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Johannes BRAHMS (1833-1897)
Piano Concerto No 2 in B flat Op 83 (1878-81)
Klavierstücke (Six Pieces) Op 118 (1892)
Joyce Hatto (piano)
National Philharmonic-Symphony Orchestra/René Köhler
Recorded March 1992 and May 1998

This disc has been withdrawn from sale as it might not be performed by Joyce Hatto

Pupil of Serge Krish, Zbigniew Drzewiecki and Ilona Kabos and one who has worked with some big names – Beecham, de Sabata, Kletzki, Carl Orff, Britten and Vaughan Williams among others – Joyce Hatto has now recorded both Brahms Concertos for Concert Artist/Fidelio. As indeed she has continued to set down a vast amount of her repertoire for them in the last decade. Her Brahms is consistent in tone and in direction. She favours tensile strength at relatively – but certainly not outrageously – sedate tempi. In the main the opening movement of the B minor observes those verities of Brahms playing that maintain weight but keep things moving. It seems like a slow, sonorous introduction under the direction of René Köhler but in fact the movement as a whole doesn’t sag even though it takes 18.40 (Barenboim with Barbirolli was half a minute slower, Rubinstein and Krips nearly two minutes quicker and Gilels and Jochum three-quarters of a minute quicker). I felt however that the chordal flourishes didn’t really ring out as decisively as they might; at 15.20 she doesn’t sound heroic enough and there were moments when the sense of inevitable tension this movement should generate was in danger of being breached. Her tempo for the Allegro appassionato is conventional and apposite – she points figures with acumen and in the melting passage that seems to set a seal on pianists’ performances of this week (Horowitz brutal, Gilels melting, for example) Hatto charts a middle course. She offers rubato and phrase pointing at a forwardly moving tempo. The (unnamed) cello soloist in the Andante is restrained but expressively contoured. How delightfully Hatto relishes the chamber intimacies that develop in this movement, dancing and entwining around the cello’s figures with affection and chamber delicacy. She and Köhler are excellent at the lightening of tone in the finale, Hatto springing her rhythm with intelligence though I felt all concerned could have done something to mitigate the sense of (relative) inconclusiveness at the very end of the work. I didn’t feel they should have engaged in false heroics but this is a big work and it needs a commensurately big profile.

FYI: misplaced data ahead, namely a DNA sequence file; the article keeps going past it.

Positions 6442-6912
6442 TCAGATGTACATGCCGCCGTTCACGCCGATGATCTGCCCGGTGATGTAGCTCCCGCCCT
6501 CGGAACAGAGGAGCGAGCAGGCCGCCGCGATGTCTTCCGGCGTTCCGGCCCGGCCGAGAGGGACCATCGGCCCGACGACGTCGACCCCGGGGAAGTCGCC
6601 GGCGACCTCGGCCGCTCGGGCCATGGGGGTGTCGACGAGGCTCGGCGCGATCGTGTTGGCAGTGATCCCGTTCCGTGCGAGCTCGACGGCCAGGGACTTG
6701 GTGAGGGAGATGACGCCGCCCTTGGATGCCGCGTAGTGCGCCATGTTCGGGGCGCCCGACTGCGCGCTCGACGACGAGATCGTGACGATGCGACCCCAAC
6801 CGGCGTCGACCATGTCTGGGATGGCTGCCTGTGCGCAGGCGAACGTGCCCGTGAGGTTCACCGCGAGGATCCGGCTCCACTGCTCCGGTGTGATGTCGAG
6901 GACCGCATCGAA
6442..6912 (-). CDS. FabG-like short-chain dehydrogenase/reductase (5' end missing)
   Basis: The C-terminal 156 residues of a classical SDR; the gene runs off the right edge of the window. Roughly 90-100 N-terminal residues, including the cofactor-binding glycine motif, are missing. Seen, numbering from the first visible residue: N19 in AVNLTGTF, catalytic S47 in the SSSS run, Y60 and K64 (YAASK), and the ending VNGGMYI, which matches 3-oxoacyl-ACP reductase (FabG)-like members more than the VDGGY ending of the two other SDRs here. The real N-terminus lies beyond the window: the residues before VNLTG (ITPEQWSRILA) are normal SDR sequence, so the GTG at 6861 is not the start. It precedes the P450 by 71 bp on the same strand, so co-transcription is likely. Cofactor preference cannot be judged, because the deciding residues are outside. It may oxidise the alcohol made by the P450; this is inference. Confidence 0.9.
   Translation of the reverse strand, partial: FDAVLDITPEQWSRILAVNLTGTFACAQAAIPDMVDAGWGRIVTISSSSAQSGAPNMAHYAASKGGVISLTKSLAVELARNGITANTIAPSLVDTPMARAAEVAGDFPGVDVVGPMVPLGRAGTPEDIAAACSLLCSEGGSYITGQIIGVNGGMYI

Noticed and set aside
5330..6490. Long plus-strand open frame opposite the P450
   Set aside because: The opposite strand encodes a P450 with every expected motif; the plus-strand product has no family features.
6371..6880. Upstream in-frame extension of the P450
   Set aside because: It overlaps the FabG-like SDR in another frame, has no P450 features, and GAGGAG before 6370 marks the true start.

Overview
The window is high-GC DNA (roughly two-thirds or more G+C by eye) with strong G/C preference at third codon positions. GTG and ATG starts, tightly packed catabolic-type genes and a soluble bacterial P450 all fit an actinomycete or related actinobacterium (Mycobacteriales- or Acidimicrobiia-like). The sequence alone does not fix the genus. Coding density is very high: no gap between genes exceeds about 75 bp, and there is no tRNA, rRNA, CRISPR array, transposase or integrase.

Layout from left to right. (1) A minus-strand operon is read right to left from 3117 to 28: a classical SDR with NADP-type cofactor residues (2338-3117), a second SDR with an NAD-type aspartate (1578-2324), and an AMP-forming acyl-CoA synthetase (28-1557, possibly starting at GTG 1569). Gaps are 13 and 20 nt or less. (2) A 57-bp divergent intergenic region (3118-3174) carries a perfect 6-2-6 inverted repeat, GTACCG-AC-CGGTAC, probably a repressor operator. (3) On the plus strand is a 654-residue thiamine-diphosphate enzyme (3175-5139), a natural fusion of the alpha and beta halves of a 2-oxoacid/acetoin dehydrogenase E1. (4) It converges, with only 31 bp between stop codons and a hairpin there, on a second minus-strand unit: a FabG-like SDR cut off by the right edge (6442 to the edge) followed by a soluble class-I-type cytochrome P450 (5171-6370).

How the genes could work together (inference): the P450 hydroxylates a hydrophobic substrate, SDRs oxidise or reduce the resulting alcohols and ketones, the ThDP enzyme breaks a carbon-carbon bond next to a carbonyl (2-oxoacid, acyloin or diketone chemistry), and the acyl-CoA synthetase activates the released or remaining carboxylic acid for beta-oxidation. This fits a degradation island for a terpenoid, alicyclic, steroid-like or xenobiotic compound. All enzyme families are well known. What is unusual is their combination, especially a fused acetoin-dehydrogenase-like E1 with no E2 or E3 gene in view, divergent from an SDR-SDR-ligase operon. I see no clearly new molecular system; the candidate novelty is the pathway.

The disc is concluded with Brahms’ penultimate works for solo piano, the six Klavierstücke Op 118. These are in general most intelligently played; she doesn’t linger unnecessarily, as for example in the A major Intermezzo – no overly dainty playing either; her goal is architectural and tonal and to this extent she can be affecting. The F minor Intermezzo is finely dramatic, strong and full of character as well.

Jonathan Woolf

see also

JOYCE HATTO - A Pianist of Extraordinary Personality and Promise: Comment and Interview by Burnett James

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